Shelly Titsworth and her family also have some tough decisions ahead about their Greer house that burned. She manages the East Fork Cabins for her grandparents, Bob and Claire Schnaufer of Tucson. The family's main house that is connected to the cabins - which the Schnaufers bought in 1972 - burned down last week, but the cabins weren't damaged.
"My birthday is June 7 and until this year I spent every birthday in my whole life there in Greer," Titsworth said. "I was there with my grandparents. It is very weird, not to be there, very sad."
But before her family can think about rebuilding, they have to keep the business afloat. It's already had tough times from the economic slump, but this year, business was looking good, she said. They were pretty well booked through July and August, and even had some reservations for early fall before the fire hit, she said. But now, even the water tank leading to the cabins from the main house is burned - "I'm going to have a lot of things to take care of to get back in business."
Even in Show Low, far from the fire, the blaze has hurt tourism. Show Low Days, an annual festival held at a city park a week ago, drew 50 percent fewer people than usual , said Len Utt, director of the Show Low Chamber of Commerce's tourism center.
"A lot of people from the Phoenix area and from Tucson, they want to know the smoke conditions up here. As long as we have the fire going, tourism will be down."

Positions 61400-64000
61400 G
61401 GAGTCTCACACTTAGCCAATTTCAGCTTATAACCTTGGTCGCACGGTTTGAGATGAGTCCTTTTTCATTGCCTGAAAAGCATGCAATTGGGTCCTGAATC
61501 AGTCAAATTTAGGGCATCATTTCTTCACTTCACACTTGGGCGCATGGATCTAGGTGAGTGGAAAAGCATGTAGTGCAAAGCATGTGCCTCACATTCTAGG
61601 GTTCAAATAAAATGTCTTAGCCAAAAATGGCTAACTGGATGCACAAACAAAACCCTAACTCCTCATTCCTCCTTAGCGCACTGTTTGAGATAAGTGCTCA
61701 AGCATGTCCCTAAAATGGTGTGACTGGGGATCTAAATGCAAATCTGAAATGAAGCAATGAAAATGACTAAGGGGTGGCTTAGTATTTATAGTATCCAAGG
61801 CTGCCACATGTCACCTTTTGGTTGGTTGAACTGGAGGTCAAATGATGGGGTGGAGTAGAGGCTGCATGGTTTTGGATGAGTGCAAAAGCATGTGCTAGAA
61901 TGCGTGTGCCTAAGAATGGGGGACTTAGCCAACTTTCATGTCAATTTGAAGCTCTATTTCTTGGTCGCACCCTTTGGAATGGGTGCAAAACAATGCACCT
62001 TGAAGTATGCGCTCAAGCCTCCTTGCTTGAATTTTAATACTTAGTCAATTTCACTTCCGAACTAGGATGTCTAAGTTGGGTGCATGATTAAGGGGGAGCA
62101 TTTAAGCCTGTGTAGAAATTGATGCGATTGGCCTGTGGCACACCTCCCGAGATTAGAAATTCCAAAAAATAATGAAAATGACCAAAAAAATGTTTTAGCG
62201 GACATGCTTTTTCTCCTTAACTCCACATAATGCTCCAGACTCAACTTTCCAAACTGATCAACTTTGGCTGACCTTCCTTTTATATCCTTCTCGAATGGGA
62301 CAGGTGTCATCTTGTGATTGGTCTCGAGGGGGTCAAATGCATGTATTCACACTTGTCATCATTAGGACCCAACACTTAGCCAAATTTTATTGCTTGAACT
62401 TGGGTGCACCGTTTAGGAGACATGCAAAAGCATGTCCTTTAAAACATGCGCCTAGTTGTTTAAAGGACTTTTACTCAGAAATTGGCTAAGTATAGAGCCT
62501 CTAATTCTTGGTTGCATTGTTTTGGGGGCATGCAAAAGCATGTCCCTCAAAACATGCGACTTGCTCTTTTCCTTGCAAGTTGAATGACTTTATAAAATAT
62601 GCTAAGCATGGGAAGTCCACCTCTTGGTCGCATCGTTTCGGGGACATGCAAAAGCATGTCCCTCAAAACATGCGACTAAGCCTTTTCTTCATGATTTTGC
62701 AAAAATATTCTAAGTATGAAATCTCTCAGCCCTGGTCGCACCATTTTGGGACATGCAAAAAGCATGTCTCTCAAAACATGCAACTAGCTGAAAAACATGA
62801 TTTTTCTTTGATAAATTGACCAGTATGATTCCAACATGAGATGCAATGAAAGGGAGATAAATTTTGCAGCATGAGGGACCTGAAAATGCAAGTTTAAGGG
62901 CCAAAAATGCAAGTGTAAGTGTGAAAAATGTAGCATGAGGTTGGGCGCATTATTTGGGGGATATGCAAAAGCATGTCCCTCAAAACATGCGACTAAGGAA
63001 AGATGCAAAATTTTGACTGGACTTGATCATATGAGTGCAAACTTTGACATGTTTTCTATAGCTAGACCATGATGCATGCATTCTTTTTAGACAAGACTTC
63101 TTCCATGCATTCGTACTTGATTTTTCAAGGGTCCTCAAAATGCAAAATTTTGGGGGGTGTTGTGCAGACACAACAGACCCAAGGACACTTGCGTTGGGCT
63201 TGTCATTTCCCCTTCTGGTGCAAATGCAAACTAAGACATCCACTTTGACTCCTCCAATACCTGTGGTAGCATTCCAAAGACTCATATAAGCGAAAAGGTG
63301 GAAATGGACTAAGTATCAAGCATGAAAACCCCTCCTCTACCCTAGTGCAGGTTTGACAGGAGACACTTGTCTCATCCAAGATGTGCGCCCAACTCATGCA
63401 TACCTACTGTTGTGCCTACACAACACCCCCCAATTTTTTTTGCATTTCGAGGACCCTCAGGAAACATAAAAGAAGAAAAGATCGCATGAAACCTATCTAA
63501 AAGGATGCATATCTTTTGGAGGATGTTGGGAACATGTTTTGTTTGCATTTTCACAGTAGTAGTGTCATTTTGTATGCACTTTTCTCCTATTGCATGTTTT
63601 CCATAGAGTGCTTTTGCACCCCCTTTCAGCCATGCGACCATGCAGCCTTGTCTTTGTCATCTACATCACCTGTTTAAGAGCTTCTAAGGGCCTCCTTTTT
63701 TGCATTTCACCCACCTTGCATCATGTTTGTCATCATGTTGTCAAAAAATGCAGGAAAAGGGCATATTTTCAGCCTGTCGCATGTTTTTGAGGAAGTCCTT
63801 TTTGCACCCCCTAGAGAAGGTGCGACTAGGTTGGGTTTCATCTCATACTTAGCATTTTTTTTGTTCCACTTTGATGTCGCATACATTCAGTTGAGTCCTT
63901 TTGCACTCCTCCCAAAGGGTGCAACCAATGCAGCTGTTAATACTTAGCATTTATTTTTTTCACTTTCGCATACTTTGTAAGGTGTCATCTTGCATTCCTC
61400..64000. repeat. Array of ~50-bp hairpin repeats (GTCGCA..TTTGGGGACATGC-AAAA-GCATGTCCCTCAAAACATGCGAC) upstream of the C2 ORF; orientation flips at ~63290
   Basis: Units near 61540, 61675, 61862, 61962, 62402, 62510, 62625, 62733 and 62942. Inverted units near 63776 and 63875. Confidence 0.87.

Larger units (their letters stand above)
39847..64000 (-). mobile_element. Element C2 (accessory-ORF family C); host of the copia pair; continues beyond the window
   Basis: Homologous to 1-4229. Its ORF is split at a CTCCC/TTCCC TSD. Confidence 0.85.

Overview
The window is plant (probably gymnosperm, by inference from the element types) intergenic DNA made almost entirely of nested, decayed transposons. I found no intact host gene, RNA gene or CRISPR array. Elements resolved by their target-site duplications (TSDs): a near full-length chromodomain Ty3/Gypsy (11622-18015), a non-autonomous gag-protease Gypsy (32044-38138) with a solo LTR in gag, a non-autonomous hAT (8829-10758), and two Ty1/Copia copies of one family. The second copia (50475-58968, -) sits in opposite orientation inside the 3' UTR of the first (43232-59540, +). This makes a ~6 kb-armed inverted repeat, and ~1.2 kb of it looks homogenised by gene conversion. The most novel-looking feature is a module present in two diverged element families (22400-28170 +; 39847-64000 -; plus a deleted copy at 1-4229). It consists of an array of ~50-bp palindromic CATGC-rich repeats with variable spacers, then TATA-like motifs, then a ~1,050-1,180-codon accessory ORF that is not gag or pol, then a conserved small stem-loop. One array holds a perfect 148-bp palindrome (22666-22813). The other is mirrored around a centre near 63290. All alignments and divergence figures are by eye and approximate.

Molly Butler's in Greer had to cancel weddings and numerous cabin and room reservations due to the fire. Last week, its owner was seeking help not just for his business but for all of Greer.
"We're trying to do all we can to stay positive and keep everyone lifted," said Allan Johnson, whose lodge on Greer's west side wasn't harmed. "It's very tough. I'm getting multiple emails and phone calls asking what's going on up there. These are very emotional times right now for everyone. I have customers in tears calling us and cabin owners in tears. We've tried to provide a little bit of calm comforting."
In return, Johnson said, they need Arizonans to come back to Greer as soon as possible.
"Please come up and visit us," he said. "It's still beautiful. It's one of a kind. It's a paradise."
Contact reporter Tony Davis at firstname.lastname@example.org or 806-7746.